In order to remedy this problem, it is requested that the appropriate signs be posted around the location and that the department cease issuing parking citations at that location until this is done.


            This will cover your a55 and put you on record as having taken the appropriate steps to remedy the problem in a positive manner.

            With respect to booting, I agree that their policy is CS. However, I believe there is a loophole that allows it. 22651(o)(1)(B)VC allows for the impounding of a vehicle found on public lands if it displays a permit that may not be lawfully used on that vehicle. While the primary intent of Section B was to address using registration instruments from vehicle X on vehicle Y, it is written broadly enough that a "permit not otherwise lawfully used on that vehicle under this code" could be interpreted to include a non-valid handicapped placard.

            To be honest, I retired after booting became popular so I am not up on those laws. But booting seems a lot more preferable that towing. But again, I agree that the whole boot/tow concept under these circumstances is a little CS. I would just cite and move on.

            Just out of curiosity, it this a written university PD policy, or the personal policy of one of your supervisors?
            Going too far is half the pleasure of not getting anywhere

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            • #7
              Booting and/or towing are common at universities. It is not a theft or anything else. It is an administrative penalty for violating the university's parking policy. Re. the signs. Is there a sign posted at the entrance/s to the univ. stating something about parking rules, permits required, etc.? Every lot doesn't have to be posted as long as there are reasonable postings about campus. Is the facilities lot marked as a facilities lot? You are overthinking this and just need to do as you are instructed to do.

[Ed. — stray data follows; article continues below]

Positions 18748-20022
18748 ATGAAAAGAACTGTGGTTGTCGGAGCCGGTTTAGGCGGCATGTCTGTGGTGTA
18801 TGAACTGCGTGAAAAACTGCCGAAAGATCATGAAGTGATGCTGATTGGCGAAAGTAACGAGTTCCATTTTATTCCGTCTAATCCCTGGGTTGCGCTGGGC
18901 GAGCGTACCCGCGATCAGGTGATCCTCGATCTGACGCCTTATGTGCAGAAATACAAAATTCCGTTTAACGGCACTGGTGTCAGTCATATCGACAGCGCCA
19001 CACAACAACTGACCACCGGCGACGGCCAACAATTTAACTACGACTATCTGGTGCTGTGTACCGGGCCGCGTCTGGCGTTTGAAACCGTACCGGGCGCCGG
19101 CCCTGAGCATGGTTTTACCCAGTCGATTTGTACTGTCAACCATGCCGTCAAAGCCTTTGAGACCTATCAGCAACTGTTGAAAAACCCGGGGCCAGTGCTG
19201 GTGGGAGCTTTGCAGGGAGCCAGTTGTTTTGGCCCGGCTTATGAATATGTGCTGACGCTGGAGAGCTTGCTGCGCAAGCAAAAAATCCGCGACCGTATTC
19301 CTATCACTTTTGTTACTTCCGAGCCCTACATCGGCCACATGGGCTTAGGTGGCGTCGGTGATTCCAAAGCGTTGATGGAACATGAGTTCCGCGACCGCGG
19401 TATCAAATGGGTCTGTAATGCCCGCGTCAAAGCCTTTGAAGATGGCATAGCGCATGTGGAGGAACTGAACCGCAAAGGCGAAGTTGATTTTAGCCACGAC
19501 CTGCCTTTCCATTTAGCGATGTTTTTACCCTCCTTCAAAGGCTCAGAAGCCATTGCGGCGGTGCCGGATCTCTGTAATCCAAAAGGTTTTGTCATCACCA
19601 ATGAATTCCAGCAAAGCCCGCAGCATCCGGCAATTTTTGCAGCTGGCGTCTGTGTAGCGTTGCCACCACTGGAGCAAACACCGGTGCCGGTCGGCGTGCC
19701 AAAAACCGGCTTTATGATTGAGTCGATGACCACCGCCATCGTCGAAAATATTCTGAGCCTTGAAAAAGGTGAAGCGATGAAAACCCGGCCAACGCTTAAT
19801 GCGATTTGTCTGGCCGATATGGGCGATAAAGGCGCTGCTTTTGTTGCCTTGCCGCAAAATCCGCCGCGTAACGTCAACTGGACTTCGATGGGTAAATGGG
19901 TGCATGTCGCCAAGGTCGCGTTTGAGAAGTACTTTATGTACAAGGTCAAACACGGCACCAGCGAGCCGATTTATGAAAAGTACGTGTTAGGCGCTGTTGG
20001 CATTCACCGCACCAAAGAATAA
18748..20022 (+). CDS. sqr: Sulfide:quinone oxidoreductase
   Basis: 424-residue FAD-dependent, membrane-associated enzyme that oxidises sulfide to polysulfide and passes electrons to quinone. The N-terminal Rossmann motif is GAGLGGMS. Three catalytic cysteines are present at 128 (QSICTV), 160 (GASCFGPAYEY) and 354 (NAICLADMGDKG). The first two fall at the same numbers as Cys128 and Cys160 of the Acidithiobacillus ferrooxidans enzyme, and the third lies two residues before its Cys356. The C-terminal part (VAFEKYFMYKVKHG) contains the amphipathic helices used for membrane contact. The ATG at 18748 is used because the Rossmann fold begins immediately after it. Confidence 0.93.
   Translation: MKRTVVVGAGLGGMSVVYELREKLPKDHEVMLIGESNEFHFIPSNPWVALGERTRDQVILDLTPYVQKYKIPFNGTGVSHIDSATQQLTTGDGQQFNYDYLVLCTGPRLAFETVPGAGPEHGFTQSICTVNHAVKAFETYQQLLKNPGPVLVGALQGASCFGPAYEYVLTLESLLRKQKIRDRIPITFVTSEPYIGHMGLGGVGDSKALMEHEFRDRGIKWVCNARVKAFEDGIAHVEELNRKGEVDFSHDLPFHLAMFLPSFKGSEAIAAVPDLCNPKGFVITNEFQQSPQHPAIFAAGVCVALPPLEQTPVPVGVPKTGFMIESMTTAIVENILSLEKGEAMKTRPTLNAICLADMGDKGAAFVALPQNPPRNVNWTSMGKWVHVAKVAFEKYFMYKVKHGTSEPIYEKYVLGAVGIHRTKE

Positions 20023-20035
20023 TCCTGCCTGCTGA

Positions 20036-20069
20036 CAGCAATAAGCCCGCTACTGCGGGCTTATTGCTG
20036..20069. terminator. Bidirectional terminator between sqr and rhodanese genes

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              • #8
                If it was illegal I'm sure it would have gone to court and the ticket would be dropped or complaints filed. Obviously the cites are being upheld so you probably should just do your job, as there are people higher that sign their names on all of this anyways. You are the bottom of the totem pole.

                If you really don't like it and think its wrong, find another totem pole.

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                • #9
                  Originally posted by Michigan View Post
                  Inform your boss of the law, in the most respectful way you can. However, seeing how they've been doing it this way for a while I'm betting they know what they are doing...

                  I don't think YOU can be sued for giving someone a parking ticket or booting their car.
                  Bottom line, if you think you're being asked to something illegal you can go up the chain of command and try to put a stop to it or you can quit.
                  He is in CA.....he can most assuredly be sued for booting the car illegally......he would be one of about 10-15 that would be named in the action......
                  The posts on this forum by this poster are of his personal opinion, and his personal opinion alone

                  "Politicians are like diapers. They need to be changed often and for the same reason"

                  "We fight not for glory; nor for wealth; nor honor, but only and alone we fight for freedom, which no good man surrenders but with his life"

                  Comment